Edmond Public Schools Random Drug Tests
Edmond Public Schools renewed their annual contracts this month, which included their contract to increase random drug testing among students in the upcoming academic year.
The increase in random drug testing is unrelated with SQ788 approval, but rather their ability to go back to their original drug testing contract instated six years ago, according to Susan Parks-Schlepp, director of Community Relations.
“What we want to make sure that people understand is that the newspaper article that came out in the Oklahoman, lead some people to believe that because of the passage of medical marijuana, the district suddenly began to do random drug testing with students” Parks-Schlepp said. “And that is not at all the case; it has been in place for six years [and] was simply a coincidence.”
The original drug test that was put into place six years ago required that 75 students would be subjected to the random drug tests every month.
“These tests are not meant to be punitive in nature,” Parks-Schlepp said. “We are always concerned about any drugs that adversely effect our student’s health and welfare.”
However, Parks-Schlepp said that all districts will have to decide about how to follow the law versus following policy.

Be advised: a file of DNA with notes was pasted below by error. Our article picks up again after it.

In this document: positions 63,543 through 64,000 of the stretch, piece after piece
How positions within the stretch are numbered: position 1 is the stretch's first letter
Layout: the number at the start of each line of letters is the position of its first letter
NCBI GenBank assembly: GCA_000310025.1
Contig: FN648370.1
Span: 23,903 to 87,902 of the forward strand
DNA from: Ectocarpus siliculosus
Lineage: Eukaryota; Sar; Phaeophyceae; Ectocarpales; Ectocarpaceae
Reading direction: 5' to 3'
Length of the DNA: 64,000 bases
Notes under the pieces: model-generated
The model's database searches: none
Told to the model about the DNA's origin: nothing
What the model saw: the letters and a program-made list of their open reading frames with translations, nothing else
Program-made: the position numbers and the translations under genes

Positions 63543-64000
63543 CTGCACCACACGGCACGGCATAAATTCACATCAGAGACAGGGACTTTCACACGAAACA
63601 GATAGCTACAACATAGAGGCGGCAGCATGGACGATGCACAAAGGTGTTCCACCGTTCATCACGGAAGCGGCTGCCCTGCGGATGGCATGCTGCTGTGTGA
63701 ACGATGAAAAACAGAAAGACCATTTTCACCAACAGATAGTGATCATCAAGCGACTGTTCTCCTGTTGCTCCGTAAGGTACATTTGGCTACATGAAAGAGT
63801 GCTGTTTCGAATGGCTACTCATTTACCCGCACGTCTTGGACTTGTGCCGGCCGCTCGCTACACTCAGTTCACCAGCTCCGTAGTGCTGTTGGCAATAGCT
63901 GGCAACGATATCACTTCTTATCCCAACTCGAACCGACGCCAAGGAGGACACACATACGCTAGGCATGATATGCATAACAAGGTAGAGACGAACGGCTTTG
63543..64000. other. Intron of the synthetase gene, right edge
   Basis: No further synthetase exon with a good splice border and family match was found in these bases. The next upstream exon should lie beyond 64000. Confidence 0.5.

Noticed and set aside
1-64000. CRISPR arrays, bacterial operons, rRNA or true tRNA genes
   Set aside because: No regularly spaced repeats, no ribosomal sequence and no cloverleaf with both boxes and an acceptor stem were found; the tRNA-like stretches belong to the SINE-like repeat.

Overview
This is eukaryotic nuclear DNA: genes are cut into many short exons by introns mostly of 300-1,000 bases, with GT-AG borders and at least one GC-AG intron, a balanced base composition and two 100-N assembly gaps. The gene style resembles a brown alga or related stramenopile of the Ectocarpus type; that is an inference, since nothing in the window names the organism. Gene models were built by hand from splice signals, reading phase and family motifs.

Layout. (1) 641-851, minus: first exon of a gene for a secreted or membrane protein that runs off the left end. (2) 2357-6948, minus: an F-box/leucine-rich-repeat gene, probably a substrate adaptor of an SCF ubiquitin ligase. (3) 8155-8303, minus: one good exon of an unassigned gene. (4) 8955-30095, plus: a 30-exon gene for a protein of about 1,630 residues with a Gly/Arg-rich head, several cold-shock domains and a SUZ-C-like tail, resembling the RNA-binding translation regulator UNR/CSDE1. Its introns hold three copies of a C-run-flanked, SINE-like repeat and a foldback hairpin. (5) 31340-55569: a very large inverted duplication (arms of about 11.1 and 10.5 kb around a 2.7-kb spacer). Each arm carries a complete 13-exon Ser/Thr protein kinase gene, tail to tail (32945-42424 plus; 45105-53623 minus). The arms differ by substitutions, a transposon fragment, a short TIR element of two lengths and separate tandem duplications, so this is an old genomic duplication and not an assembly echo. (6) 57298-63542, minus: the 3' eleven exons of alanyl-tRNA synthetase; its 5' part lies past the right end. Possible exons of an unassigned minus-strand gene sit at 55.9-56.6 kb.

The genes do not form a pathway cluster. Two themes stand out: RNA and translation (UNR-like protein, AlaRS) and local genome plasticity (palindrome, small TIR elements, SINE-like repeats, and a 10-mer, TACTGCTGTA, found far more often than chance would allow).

Each test will cost $32, with the district usually spending $20,000 a year for the program. About 600-700 students are randomly drug tested per year.
Parks-Schlepp said that students who need a drug for medical reasons will have provide a medical note from their doctors. She said the primary focus is to protect students and offer counseling.
Students who are in competitive extracurricular activities will be subjected to these tests. These extracurricular activities include athletics, orchestra, band and debate.
“With sports and activities, we should be most concerned about the safety of the student in conjunction with the effects of prescription marijuana,“ said Bret Towne, superintendent of Edmond Public Schools.
The first positive test will not cause an automatic removal, but students will be provided a form of treatment or counseling, according to Parks-Schlepp. A second positive test will result in a temporary suspension from teams or activities.
Currently, there are many unknowns about the form of medical marijuana and the possible effects on students while at school, according to Towne.
“I think most school districts will begin to work with their attorneys and professional organizations to work through the myriad of issues,” Towne said.
The random drug tests will be conducted by using a cheek saw and are all kept confidential and reviewed by certified medical professionals before the school is contacted, according to the press release. If the student is tested positive and have no medical prescription, the school will be notified and a conference with the student will be set to help the student receive appropriate counseling or treatment, as well as a follow-up drug test.
“Students have said that they are thankful for these random drug tests because it gives them a way to say no to their peers,” Parks-Schlepp said.